NEW YORK — The WNBA will kick off its 26th season this weekend with several intriguing stories, including the possible retirement of Sue Bird and Sylvia Fowles, the return of Becky Hammon as coach and the absence of Brittney Griner.
There is no bigger headline engulfing the league than Griner.
Mercury’s All-Star center remains in Russia after being detained following her arrival at a Moscow airport on February 17. Russian authorities said a search of her luggage revealed vape cartridges that allegedly contained cannabis-derived oil, which could carry a maximum sentence of 10 years in prison. Griner’s status has been changed to “wrongly detained” and she has a hearing scheduled for May 19.
But Griner’s presence will be felt even in his absence.
The league plans to honor Griner and keep his current status front and center with a floor decal that will display his initials along with his number 42.
It will appear on the home court of all 12 teams beginning with today’s season opener. The regular season ends on August 14.
The teams will play a record 36 games this year.
“The 36-game schedule will provide fans with increased opportunities to see the best players in the world compete at the highest level,” WNBA Commissioner Cathy Engelbert said when the schedule was announced in December.
Before Griner’s arrest, the Mercury made a lot of moves in the offseason to put the team in contention to win another championship after losing to Sky last season in the Finals.
Phoenix added Tina Charles and Diamond DeShields to the list to congratulate Diana Taurasi and Skylar Diggins-Smith.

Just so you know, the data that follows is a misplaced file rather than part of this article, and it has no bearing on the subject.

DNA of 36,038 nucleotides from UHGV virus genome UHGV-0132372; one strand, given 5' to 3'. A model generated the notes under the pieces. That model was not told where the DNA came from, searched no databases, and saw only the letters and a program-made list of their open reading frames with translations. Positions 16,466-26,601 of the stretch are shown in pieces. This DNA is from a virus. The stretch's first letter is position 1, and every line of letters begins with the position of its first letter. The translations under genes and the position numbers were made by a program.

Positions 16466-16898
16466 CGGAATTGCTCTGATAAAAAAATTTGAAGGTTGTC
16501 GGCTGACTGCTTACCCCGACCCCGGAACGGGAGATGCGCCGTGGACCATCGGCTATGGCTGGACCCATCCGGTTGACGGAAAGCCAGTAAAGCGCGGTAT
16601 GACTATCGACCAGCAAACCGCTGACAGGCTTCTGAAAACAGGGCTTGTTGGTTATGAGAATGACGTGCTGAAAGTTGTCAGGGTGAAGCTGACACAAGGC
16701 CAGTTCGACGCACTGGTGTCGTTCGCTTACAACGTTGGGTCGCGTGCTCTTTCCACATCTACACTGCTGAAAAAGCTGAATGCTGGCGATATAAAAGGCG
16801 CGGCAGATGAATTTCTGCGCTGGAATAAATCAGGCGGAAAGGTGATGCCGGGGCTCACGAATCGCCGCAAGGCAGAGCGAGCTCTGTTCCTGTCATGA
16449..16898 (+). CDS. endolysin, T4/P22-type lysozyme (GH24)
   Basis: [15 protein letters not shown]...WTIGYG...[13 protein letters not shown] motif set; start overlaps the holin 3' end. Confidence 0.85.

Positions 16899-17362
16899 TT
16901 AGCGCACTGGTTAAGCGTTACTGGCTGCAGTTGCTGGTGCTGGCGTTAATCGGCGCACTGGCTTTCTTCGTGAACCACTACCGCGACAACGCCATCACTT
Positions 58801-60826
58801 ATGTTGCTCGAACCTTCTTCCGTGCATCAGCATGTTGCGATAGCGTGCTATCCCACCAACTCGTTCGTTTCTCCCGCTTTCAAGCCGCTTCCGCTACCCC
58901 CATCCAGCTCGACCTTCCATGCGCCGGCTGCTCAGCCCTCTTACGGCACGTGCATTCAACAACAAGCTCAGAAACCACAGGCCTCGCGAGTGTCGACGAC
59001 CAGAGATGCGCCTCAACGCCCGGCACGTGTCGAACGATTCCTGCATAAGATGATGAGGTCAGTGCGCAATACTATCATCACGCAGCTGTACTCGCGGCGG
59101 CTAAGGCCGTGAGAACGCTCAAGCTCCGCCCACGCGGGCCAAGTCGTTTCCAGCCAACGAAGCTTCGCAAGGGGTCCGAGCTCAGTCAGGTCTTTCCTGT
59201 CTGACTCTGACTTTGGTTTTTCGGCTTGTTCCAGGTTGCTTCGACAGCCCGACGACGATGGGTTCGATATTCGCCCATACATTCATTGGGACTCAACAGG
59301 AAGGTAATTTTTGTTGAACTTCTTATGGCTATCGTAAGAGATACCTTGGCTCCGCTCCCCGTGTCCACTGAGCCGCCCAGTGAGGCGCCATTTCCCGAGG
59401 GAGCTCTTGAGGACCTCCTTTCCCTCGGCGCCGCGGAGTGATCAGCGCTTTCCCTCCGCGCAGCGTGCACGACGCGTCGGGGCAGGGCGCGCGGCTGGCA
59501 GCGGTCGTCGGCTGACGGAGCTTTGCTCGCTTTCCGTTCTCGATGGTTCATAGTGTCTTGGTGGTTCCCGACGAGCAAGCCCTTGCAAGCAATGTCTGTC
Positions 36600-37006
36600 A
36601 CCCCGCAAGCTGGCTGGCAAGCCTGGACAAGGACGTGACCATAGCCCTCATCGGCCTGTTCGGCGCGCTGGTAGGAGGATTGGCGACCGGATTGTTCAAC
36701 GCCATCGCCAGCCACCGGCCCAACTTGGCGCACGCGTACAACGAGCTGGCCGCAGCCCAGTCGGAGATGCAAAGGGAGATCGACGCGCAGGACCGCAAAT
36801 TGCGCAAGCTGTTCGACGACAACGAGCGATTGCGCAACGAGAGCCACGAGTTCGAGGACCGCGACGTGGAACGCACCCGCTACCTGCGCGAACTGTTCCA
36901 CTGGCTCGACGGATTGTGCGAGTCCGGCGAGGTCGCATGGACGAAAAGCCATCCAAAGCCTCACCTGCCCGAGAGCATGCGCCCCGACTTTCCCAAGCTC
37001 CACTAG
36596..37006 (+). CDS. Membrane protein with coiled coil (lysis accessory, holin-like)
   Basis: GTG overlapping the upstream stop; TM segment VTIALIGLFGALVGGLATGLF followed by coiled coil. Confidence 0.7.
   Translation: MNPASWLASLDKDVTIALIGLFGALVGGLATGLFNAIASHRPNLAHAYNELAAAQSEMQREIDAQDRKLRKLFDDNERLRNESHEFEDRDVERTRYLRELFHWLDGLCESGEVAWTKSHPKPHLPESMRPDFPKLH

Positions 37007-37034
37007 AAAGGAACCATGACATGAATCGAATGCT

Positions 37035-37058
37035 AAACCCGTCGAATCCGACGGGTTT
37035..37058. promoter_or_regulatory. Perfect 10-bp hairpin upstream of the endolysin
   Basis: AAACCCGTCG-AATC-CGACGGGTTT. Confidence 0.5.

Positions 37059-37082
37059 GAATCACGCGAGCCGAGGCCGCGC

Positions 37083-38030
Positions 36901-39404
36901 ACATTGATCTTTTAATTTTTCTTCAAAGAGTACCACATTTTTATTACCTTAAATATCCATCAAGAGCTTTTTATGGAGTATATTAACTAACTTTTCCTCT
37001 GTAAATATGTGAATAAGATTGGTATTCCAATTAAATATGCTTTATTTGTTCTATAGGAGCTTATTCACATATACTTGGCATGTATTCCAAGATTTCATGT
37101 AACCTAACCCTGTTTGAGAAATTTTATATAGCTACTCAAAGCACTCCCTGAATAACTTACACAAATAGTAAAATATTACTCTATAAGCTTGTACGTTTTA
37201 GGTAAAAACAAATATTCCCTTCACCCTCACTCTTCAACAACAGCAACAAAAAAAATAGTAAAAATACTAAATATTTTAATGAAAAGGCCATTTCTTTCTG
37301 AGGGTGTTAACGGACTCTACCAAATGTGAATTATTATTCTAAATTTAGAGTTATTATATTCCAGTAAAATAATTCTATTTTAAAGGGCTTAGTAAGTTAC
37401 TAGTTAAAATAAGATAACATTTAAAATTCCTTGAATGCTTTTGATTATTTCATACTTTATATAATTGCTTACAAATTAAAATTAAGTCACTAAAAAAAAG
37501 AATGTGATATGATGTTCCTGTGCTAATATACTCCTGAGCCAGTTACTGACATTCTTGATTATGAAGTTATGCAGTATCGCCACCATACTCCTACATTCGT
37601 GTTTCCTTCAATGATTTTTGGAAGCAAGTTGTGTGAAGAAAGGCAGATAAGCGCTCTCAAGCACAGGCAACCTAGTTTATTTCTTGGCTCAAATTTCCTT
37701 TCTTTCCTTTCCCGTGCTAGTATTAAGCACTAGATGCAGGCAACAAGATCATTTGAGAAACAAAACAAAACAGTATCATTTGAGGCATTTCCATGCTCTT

DeShields joins Mercury from the Sky, who will attempt to become the first team to repeat as champions since the Los Angeles Sparks did so in 2001-02. The Sky added Emma Meesseman, the 2019 WNBA Finals MVP, to their roster.
Then there’s the impending retirement of All-Stars Bird and Fowles.
Bird, the league’s all-time assists leader, has said all signs point to this year being her last with the Seattle Storm, but she doesn’t want next season to be a farewell tour.
Fowles has stated that he will retire after this season. The WNBA’s all-time rebounding leader said it was a tough decision whether she would return for a 15th season or not.
With Fowles and Bird out the door, the league welcomes Hammon back this season.
Hammon took over as coach of the Las Vegas Aces, replacing Bill Laimbeer, after serving as an NBA assistant coach for the San Antonio Spurs since 2014. She is one of six former players who are now head coaches in the league. .
Some other stories to follow this season:
No team went through more injury problems the past two seasons than the Washington Mystics. Coach Mike Thibault hopes his team has finally put all that bad luck in the rearview mirror and hopes to have Elena Delle Donne and Alysha Clark in the lineup.
Delle Donne has only played in three games in the last two seasons due to COVID-19 concerns and back problems.
The former league MVP was on the court full-time in 2019 when the Mystics won their first championship.
Clark missed last season, which would have been his first in Washington, because of a Lisfranc injury to his right foot.
Indiana used four first-round draft picks to try to rebuild its roster, taking NaLyssa Smith (second), Emily Engster (fourth), Lexie Hull (sixth) and Queen Egbo (10th). The Fever also selected Destanni Henderson (20th). Draft picks haven’t worked out so well for Indiana in recent years, as the Fever drafted Lauren Cox third overall in 2020 and was eliminated last season.
Last year, Indiana took Kysre Gondrezick fourth. She is no longer with the franchise either.
The Commissioner’s Cup is back:
The league is bringing back the Commissioner’s Cup for the second year. The seasonal tournament was won by Seattle last year.
The Storm defeated the Connecticut Sun in the championship game, which was played in Phoenix. There are 10 designated “cup games” per team: the first home game and the first away game each team plays against its five conference rivals.